Image credit: Kelly O, via The Stranger

The march concluded uneventfully and on a hopeful note in a rally at Westlake, while smaller, unofficial anti-capitalist protests took over in the evening and inspired reports from all points of the political and journalistic spectrum. One popular interpretation for the evening’s events is that of superheroes vs anarchists/marchers, which is an undeniably catchy tag, albeit far from the truth. Indeed, Seattle has its own league of vigilantes, even though it never asked for one, and the implications of such individuals’ interfering in situations in which the police is involved may seem more harmless, with what the comic book attires, than they actually are.

The Rain City Superhero Movement is a group of costume-clad individuals who patrol the streets at night with the claim of preventing crime. Founded by Phoenix Jones, who calls himself Guardian of Seattle and whose writing emulates that faintly disturbing sense of entitlement of, say, Batman’s internal monologues, the group seems to overlook the fact that what belongs in comic books may not be sensibly applied to real life, to say the least. Leaving aside the scent of megalomania around Phoenix Jones’ persona, the fact is that a group of people who claim to be protecting the city from anarchists serves no purpose but to create even more misleading images of what the act of protesting actually stands for. On the grounds of defending the city, which in many cases translates into defending property, Jones has been known to pepper-spray protesters (around minute 26).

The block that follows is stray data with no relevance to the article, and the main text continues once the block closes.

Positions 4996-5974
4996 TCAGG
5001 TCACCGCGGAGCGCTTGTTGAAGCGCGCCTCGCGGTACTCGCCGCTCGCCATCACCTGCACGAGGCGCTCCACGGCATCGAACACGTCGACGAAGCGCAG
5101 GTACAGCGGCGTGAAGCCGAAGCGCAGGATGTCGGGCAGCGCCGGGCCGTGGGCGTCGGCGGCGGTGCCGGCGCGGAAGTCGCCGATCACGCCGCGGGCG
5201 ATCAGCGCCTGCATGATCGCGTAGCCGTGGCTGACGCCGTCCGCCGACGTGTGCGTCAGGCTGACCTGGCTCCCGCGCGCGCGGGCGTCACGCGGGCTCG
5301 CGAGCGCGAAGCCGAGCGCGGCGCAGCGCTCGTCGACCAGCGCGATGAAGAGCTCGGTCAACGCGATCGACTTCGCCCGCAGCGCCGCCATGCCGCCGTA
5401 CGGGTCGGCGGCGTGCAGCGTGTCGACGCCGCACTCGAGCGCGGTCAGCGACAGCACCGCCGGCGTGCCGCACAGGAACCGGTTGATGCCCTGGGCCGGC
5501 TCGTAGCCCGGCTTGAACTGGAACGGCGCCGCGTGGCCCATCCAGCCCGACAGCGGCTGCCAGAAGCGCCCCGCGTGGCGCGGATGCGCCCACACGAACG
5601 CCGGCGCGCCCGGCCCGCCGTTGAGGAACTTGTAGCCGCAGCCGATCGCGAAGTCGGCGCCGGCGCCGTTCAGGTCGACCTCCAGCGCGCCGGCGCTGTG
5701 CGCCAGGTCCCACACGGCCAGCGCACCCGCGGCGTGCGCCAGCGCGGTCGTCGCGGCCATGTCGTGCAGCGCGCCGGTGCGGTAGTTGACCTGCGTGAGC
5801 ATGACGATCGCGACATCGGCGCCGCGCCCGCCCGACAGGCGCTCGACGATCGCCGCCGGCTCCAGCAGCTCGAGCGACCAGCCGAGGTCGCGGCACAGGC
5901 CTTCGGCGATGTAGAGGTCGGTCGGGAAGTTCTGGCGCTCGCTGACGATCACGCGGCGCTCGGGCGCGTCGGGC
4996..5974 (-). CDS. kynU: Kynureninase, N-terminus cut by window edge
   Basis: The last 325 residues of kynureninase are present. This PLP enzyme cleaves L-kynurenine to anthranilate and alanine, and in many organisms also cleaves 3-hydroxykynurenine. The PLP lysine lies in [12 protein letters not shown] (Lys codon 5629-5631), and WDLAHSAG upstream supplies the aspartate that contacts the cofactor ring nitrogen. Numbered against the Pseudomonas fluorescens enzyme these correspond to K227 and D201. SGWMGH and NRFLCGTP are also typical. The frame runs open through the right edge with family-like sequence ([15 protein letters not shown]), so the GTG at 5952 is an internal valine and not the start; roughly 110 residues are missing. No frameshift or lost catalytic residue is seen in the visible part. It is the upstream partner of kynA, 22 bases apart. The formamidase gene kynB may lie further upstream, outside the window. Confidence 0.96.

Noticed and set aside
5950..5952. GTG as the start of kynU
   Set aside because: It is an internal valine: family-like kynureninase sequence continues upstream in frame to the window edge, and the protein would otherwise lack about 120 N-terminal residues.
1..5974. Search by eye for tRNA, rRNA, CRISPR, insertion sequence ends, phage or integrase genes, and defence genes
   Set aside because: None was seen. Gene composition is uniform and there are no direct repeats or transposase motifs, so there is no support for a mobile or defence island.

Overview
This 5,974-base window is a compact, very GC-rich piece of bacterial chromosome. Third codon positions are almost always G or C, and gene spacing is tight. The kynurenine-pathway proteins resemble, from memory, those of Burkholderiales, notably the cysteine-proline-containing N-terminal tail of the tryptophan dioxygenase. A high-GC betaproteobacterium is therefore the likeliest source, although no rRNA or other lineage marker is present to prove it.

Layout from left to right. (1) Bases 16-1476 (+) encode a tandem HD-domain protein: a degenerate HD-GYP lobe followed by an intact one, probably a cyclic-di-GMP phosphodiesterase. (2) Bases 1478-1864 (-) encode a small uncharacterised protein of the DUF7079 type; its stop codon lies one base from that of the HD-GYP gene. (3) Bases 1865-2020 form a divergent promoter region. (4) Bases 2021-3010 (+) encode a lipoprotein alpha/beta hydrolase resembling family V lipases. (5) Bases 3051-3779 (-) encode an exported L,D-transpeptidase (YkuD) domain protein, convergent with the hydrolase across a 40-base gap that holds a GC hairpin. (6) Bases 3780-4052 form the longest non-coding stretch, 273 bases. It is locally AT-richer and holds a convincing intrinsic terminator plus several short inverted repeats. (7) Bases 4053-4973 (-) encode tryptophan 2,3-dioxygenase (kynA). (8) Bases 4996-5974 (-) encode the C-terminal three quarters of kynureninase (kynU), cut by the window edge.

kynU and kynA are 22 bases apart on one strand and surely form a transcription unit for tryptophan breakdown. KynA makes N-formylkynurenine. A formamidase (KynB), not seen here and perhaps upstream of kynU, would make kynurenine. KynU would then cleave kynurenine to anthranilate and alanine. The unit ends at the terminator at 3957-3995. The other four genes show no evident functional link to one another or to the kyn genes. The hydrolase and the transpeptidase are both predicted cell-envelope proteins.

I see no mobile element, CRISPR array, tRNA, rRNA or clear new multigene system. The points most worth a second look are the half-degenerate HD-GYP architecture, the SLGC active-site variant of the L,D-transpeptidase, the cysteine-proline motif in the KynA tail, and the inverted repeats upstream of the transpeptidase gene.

Phoenix Jones and teammates.
Image via
While the presence of masked "superheroes" meddling between riot police and protesters could seem just a nuisance that makes the officers' job harder, their potential to help justify actions taken by the police can’t be ignored. Phoenix Jones and his team are, after all, civilians, and hence unconstrained by the limits of policies and procedures, free to act and immediately seek refuge behind the police line, often provoking conflict and police response.

This is now, more than ever, a time for collective action. Can we really afford to celebrate or even chuckle at “justice-making” that regards the people, as too many riot police agents do, as their enemy?